Sunday, October 21, 2012

Sunday, October 21, 2012

Grief, Grace, and Gratitude

This week I have been thanking God that I am a 21st- century woman. Until very recently in human history, women really did not have rights. Their safety and security were dependent on the men in their lives, at least from a human point of view. In many parts of the world, that is still true.

So when I read of the circumstances in the lives of Rachel and Leah in Genesis 29 and 30—their polygamous marriage to Jacob and the birth of their sons—it important to understand the background. Women depended on their fathers and then husbands to provide for them in the present, and their sons secured their future. What a lot of stress and pressure and feelings of being out of control!

What fascinates me about Leah and Rachel is the way they name the pain and messiness of their life experiences in the naming of their sons. The very names of the twelve tribes of Israel remind us of the labor, the difficulty, the messiness of life in which this family, this nation, and our faith was birthed.

Reflecting on their experience brought to mind my own experience. Over a decade ago, I was in a great deal of pain as my husband and I had been dealing with infertility for many years. We longed to be parents and to have a family. This experience was one of the most difficult of my life. When my expectations about life were unmet and the deep longing of my heart was unfulfilled, I found myself in unfamiliar territory. Everyone around me seemed to be having children. In fact, one summer, I prayed for nine women who were struggling with infertility, and amazingly they all got pregnant. But I didn’t. I couldn’t understand this.  I wanted to please God.  I wanted to live for him. Why would the giver of life not give me life? Like Rachel and Leah and so many others in Biblical history, we waited and grieved and wrestled in prayer. We pursued some treatments, but at one point I knew it was time to stop or we would be crossing a line of taking things into our own hands rather than leaving them in God’s hands. So we had to accept that we would likely not have biological children.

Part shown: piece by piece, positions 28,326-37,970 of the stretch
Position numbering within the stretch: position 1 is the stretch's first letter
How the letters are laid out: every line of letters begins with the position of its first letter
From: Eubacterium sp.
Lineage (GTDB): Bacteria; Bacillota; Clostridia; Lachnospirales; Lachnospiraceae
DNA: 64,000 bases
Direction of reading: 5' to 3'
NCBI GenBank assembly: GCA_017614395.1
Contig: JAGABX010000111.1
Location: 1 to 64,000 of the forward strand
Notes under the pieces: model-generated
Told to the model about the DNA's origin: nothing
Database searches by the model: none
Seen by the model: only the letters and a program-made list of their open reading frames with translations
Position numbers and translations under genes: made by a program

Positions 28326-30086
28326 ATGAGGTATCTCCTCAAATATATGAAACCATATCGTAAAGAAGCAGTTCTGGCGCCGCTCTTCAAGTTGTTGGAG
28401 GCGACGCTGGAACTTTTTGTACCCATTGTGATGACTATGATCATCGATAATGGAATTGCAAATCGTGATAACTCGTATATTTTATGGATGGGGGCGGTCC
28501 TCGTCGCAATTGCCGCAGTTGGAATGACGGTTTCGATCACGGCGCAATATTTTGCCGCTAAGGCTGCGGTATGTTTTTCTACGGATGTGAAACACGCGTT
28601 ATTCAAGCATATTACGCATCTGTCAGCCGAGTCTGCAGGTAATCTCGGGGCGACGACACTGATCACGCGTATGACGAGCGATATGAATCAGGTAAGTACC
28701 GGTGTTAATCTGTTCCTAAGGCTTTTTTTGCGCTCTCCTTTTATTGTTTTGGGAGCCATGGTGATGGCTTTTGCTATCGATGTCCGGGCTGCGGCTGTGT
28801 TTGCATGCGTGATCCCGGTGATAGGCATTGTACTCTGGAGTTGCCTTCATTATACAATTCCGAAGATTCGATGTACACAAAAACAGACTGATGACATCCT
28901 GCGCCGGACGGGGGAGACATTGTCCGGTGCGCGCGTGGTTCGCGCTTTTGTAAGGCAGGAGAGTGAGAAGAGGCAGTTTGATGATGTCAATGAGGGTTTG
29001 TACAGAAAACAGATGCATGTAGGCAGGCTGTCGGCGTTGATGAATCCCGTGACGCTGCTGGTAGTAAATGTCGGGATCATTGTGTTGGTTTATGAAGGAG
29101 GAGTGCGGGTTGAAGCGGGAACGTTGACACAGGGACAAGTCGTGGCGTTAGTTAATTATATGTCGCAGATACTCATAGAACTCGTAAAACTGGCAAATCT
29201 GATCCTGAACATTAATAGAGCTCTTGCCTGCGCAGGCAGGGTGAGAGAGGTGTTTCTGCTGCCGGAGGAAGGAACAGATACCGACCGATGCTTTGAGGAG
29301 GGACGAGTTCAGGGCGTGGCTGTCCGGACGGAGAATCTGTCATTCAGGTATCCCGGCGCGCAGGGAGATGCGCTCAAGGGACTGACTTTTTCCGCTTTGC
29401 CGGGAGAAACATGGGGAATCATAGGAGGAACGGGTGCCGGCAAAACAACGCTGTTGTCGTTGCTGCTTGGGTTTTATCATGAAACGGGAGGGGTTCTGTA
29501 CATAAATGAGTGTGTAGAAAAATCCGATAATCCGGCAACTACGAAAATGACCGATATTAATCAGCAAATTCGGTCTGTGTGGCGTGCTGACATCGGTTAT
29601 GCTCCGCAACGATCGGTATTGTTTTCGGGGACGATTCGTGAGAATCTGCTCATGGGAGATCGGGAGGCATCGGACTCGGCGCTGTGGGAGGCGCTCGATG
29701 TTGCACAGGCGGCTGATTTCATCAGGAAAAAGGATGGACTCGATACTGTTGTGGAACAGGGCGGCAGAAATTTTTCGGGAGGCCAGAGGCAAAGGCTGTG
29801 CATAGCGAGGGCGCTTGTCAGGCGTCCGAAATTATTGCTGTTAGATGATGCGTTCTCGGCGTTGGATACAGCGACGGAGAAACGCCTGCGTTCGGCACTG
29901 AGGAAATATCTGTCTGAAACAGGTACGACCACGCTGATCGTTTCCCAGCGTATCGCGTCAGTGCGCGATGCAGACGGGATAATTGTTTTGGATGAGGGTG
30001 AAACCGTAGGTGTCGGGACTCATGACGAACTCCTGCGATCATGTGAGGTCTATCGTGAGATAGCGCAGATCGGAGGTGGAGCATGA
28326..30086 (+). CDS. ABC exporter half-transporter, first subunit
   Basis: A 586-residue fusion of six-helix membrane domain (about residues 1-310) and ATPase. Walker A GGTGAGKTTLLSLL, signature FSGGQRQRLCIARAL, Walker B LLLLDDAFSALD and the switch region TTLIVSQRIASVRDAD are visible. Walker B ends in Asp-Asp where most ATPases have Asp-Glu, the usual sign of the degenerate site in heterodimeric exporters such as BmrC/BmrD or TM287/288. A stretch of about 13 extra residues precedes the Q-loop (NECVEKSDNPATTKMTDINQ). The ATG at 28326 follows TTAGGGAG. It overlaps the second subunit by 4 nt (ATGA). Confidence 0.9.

Through this experience, which I assure you was long and arduous, I moved—not outwardly but inwardly. That is, God moved me from one place in my faith journey to a deeper journey.  I had to accept that my understanding about who God was and what he would do for me needed refinement. I had to accept what it means to live in a broken and sinful world where things go wrong. I had to let go of what I thought my life would look like and accept the place where I was, trust God there, and allow him to lead me into the calling he had for me. There is always a choice when we’re called to move—to keep pushing to get what we want by our own human efforts, and to become bitter that God did not do for us what we thought he would do, or to trust him for who he is and to accept the life he has given us as a gift and a blessing.

I am grateful for some of the ways that Rachel and Leah modeled how important it is to name our human experience and live into it, as hard as it sometimes is. But I also know from experience that we don’t have to stay there. I’m learning that the outward circumstances are merely opportunities to live by faith as I trust the love, goodness, and promises of God. The messiness of life can open up new opportunities for God’s grace to accomplish for us what we cannot accomplish on our own.

Infertility was a painful but purifying experience that has borne fruit in many ways. I am more rooted in my identity as a beloved child of God. I have more deeply experienced his love and goodness and peace and joy. I have a greater sense of how blessed I am in Christ and a deeper sense of what it means to be called to be a blessing in all the moments of my life.

God did bless us with two wonderful boys through adoption.  Rather than choosing names for our children that represented the grief of our experience, we chose names that reflected God’s gift of grace in blessing us with a family in the way he chose for us. Nathaniel means “gift from God” and Ian means “God is gracious.”

While life is still messy and there are always challenges, God’s grace abounds, his gifts are innumerable, and there are always reasons to express gratitude.

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